I was blown away by a recent episode of NPR’s TED Radio Hour podcast. The episode, “Jumpstarting Creativity,”starts with the story of a legendary 1977 concert in Cologne, Germany by one of the greatest jazz pianists in the world, Keith Jarrett. It chronicles how a monumental screw up, and a nearly-cancelled performance, led to one of the greatest jazz piano concerts of all time. Adversity led to creativity, and that led to extraordinary results.
The concert was organized by a young and inexperienced fan – it was an incredibly impressive feat just to book Jarrett for the concert. The problem was: it was a setup for disaster. A couple of hours before the concert, Jarrett (a notorious perfectionist) arrived at the concert hall to find a damaged and hopelessly out of tune rehearsal piano on stage, rather than a concert-ready piano of the caliber that he demanded and required. The concert was sold out, but Jarrett had no intention of performing on that substandard equipment (He was such a perfectionist that he would sometimes distribute cough drops to his audience, so they wouldn’t cough while he was performing.).
Jarrett left the concert hall and planned to return to his hotel, skipping the performance all together. After some desperate pleading from the young woman who organized the event, he decided to make an exception and perform on the substandard piano. His managers decided to record the concert as a cautionary tale for other concert promoters: “Here’s what you should NOT do, and here’s what the concert will sound like if you don’t provide the right piano.”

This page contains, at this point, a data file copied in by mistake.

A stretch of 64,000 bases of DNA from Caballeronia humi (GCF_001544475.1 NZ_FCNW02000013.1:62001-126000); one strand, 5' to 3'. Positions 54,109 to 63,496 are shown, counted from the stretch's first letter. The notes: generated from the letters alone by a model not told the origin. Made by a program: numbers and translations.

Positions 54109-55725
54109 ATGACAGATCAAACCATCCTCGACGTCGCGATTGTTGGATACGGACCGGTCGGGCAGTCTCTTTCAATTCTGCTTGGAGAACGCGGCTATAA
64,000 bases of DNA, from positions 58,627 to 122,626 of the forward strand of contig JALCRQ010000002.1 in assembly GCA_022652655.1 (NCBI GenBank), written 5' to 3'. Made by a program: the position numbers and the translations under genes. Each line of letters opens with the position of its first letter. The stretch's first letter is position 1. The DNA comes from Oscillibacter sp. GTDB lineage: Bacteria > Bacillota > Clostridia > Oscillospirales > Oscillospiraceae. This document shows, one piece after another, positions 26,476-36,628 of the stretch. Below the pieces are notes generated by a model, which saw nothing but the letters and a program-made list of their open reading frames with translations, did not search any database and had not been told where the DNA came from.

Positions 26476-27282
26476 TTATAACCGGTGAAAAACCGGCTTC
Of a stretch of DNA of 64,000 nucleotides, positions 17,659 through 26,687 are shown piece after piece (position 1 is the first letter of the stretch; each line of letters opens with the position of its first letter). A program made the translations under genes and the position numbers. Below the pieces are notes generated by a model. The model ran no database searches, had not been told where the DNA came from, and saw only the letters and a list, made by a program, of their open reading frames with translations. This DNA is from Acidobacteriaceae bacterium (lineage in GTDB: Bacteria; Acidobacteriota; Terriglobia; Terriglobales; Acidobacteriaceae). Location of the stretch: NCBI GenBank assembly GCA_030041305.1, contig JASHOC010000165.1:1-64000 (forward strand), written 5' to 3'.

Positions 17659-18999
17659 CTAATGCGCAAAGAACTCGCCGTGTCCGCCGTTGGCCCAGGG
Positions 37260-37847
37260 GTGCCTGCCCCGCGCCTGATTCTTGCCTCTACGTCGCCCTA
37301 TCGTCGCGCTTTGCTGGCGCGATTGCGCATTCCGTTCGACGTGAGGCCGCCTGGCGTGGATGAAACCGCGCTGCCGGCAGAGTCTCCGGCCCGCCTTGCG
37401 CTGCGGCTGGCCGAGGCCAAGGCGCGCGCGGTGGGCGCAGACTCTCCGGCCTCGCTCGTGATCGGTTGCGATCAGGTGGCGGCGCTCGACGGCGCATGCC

So what happened? Was it a disaster, as expected?
Keith Jarrett’s performance from that night is widely considered one of the greatest, most transformative, most astonishing performances of his career. He pushed through adversity, drew upon his stellar talents and decades of experience, and created a concert that was featured on the best selling jazz piano album of all time.
Not everyone could have faced the circumstances that Keith Jarrett faced that night in Cologne and achieved something beautiful… or even listenable! What did it take for Jarrett to achieve what he achieved? I think that some pieces of the puzzle included tremendous talent, hundreds of thousands of hours of practice and performance, and a strong work ethic – wanting it to be as great as it can be, even when circumstances are tough. Most important, though, is this:
I’m guessing that Keith Jarrett knew that this concert was not going to sound like his other concerts. He was able to adjust his expectations, and that released him to create something new and unexpected.
Adversity pushes us to come up with creative solutions, mining our reserves for talent and options we didn’t even know existed. We can create something wonderful as a result.
At the moment, I am planning a lifecycle event for my daughter. It is the kind of event that many families spend years planning (and saving money to pay for it). We are doing it in 6 months, with no budget. I am reluctant to call it this situation “adversity” – it’s a joy and privilege to be able to do this for my daughter. However, the time and budget constraints are definitely stressful! Because few people plan this type of lifecycle event under quite these circumstances, there isn’t much of a roadmap for doing it. So, we are creating our own map. We are coming up with unique, fun solutions. Our event, like many of the best nonprofit events, will look like us. I think it will be one of the most fun, personal, and meaningful events that many of our guests will attend. By releasing expectations, we are creating something new and unexpected. “Adversity” is becoming a gift.